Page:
The concept of an alternate universe is something I’ve only experienced in TV and dreams. Familiar objects taking shape as just ever so slightly askew as to make the mind question reality. Alternate possibilities of speech, road signs and edible options being present everywhere. Never in my dreams could I have imagined a place like Melbourne. So many things are familiar and so many things are foreign. How long until we slide? 2 weeks? But that’s too soon!

Ordering a coffee for instance. When one asks for a coffee, the server will ask which one. Which one?

” Just a coffee please.”
” Yes, and which coffee would you like? A latte?”
“No, just a coffee with a little almond milk.”

“So a latte then?”

In Melbourne it’s called a Flat White. And, yes, it’s a latte. In my first experience with this ordering process I explained to the server that I was looking to have more coffee than milk, ratio wise. So she brought me a shot of espresso in the tiniest little cup I’ve ever seen, along with a thimble of almond milk. I wrestled with the guilt initially, as I generally avoid the calories of a delicious latte. After spending 10 days in the city, however, I now confidently ask for an Almond Milk Flat White. I really don’t know what other kinds of coffee there are. But that’s not unusual. I think it’s a habit of people world wide to stick with a good thing once you find it. Of course there’s always room for adventure, but the greater percentage of opportunities to choose an alternate option I have, the firmer I become in my original choice. If it’s not broke, don’t fix it. And put a little extra foam on top.

The city of Melbourne is GIGANTIC! I stayed busy all day every day and I feel like I only got to touch the surface. There are several parts of town that hold unique culture all their own, everyone of them as colorful as all get out. Everything from the architecture to the fashion style is brilliant with texture, shape and design. And the shopping! Oh the shopping. I had more fun shopping in Melbourne than I have in my whole life, hands down! And the best part is spending Australian money. Australian dollars are not only prettier than ours, they spread further! At roughly $.75 on the dollar, Australian cash offers an immediate 25% discount on all purchases, even those made with a credit card. So, how could I resist? My hostess Leanne had the brilliant idea of taking me to a store called Dangerfields, and boy was it! Each item was exactly the style I’ve been trolling the internet for for years. I was able to touch every garment, try them on, feel the fabric and see for myself the quality of material. The prices seemed extravagant, but the store was offering a 20% of storewide, EVEN on sale items AND I was spending Australian dollars. Leanne was there egging me on the whole time with encouraging words like, “Come on, if you see something you like just buy it. This is a once in a lifetime chance. You’ll regret it if you don’t. You’re only on holiday once in a while.” That is until she saw that the bill was $500 even. Her eyes widened then as I handed over my credit card. I didn’t mind, she was right. For the first time in my life I’ve worked my way into a size 8 dress and it’s time I reap the benefits. Besides, when I got my credit card statement the amount diminished to $370. SO worth it. As a matter of fact I’m sitting in a little cafe in Sydney now wearing my new Shark dress. Yes, sharks printed all over it. And I couldn’t be happier.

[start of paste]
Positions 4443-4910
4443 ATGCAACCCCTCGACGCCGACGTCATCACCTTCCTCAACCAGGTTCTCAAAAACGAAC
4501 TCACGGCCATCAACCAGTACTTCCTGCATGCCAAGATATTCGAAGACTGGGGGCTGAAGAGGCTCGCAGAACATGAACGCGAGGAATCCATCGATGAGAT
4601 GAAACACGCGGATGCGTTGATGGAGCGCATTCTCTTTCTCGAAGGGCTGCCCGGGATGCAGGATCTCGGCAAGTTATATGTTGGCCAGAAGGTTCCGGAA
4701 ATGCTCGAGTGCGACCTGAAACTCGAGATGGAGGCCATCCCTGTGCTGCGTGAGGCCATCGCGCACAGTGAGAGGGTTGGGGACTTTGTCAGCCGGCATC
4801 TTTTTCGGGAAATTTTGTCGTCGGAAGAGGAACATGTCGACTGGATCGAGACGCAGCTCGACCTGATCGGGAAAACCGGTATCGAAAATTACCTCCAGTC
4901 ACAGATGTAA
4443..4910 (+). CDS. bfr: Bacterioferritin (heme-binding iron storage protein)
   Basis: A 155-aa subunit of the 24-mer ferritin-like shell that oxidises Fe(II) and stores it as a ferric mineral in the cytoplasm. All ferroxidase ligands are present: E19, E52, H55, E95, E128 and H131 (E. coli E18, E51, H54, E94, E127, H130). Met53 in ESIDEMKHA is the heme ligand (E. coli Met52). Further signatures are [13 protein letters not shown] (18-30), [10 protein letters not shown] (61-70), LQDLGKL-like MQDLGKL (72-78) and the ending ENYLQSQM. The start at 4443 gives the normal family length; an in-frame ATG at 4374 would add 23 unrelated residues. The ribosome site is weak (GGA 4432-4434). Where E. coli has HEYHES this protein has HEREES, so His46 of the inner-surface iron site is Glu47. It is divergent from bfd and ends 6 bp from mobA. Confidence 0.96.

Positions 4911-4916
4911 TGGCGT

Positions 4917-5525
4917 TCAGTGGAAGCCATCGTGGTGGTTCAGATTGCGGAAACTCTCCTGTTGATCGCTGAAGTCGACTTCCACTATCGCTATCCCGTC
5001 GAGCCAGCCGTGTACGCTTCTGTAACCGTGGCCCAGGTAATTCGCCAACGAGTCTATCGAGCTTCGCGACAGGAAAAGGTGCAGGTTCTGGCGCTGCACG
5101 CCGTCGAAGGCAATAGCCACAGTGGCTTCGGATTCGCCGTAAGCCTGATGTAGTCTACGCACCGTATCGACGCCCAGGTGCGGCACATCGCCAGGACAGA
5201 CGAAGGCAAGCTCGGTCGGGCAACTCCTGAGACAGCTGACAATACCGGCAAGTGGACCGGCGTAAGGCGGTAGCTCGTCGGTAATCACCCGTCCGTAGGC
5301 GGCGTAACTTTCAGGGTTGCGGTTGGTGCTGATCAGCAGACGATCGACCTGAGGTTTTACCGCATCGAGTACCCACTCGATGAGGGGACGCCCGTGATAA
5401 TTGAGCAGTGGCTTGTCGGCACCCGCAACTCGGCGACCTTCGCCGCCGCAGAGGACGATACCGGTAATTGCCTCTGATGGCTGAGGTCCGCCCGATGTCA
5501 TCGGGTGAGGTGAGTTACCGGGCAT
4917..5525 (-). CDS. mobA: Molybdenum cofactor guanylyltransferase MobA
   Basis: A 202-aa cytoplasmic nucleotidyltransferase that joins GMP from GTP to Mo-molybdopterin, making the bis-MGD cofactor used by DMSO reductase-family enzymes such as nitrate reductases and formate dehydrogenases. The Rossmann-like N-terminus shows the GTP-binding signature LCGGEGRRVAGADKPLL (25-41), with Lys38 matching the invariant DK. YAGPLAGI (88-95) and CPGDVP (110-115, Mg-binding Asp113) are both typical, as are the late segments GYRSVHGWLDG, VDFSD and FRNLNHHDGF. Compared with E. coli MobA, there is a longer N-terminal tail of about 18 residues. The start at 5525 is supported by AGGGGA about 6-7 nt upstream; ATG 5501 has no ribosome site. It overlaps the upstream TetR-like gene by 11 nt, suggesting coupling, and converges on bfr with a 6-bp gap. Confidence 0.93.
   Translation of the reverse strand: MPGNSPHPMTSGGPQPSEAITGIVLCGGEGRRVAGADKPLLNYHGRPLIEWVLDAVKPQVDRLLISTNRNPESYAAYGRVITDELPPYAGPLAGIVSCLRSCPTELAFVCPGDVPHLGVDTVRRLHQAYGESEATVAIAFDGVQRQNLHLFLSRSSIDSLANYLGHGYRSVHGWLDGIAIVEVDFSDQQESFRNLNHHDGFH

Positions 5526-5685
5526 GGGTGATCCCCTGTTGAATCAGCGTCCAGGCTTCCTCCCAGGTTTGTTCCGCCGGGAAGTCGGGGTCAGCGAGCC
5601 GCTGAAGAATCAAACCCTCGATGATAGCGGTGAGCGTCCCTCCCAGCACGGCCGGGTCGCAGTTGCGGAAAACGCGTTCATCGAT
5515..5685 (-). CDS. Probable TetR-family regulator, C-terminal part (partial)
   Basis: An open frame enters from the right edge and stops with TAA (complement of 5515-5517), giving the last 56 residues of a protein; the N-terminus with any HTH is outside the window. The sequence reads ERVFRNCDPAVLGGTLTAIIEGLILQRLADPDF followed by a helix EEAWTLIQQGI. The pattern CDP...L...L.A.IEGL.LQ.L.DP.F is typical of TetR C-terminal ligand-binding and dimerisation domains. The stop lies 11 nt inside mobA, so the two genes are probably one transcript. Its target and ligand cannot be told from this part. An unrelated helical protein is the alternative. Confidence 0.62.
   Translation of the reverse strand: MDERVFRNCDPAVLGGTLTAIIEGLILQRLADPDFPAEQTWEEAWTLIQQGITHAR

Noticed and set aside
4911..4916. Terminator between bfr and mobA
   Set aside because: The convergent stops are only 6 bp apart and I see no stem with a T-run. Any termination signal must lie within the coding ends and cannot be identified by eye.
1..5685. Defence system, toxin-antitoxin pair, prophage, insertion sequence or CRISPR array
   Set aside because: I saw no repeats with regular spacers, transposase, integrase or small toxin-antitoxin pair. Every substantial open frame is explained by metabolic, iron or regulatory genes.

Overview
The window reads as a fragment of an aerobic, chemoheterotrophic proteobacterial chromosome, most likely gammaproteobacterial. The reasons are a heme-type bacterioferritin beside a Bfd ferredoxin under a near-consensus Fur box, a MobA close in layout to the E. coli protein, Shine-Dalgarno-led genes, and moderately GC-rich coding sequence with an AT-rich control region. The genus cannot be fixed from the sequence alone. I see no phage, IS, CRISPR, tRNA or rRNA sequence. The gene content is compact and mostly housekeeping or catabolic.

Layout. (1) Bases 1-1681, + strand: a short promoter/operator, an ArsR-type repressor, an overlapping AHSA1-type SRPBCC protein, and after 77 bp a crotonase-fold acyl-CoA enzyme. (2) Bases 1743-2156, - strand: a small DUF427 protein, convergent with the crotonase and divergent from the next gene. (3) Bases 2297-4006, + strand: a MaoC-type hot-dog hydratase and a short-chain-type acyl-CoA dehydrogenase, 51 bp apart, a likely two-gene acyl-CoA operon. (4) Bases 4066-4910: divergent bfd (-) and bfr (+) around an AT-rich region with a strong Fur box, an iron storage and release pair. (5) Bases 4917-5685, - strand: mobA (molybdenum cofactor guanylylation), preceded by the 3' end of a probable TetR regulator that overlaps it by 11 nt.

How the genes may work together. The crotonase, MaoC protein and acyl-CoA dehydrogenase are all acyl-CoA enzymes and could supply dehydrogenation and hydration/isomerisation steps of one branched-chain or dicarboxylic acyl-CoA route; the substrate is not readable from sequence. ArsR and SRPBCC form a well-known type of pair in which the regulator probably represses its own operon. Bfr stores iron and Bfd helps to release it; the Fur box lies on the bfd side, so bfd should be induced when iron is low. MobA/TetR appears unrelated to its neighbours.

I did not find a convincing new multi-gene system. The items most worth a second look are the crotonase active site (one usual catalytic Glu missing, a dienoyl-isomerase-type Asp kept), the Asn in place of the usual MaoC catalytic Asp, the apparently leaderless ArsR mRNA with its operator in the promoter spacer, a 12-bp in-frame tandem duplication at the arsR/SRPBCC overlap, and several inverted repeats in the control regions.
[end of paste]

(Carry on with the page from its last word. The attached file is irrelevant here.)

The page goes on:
Riding along through traffic, on the “wrong” side of the road mind you, hasn’t been quite as unnerving as I thought it would be. That is until I traveled in the front seat. Talk about an alternate universe! It’s a real trip sitting in a seat where there should be a steering wheel and finding nothing but air. And no breaks! It really challenged all of my control issues and I wasn’t quite sure what to do with my hands. Also strange is reading the speed signs in Kilometers. School zone: 40 KM. Today I watched a crowd of uniformed school girls cross the street, each wearing a large white rimmed hat with a ribbon, a little flock of Madeleines. The tiny gentlemen who followed behind looked like little boyscouts on their way to camp. Just precious.

Melbourne, when will I see you again?

I know in my heart the answer,

“Not soon enough.”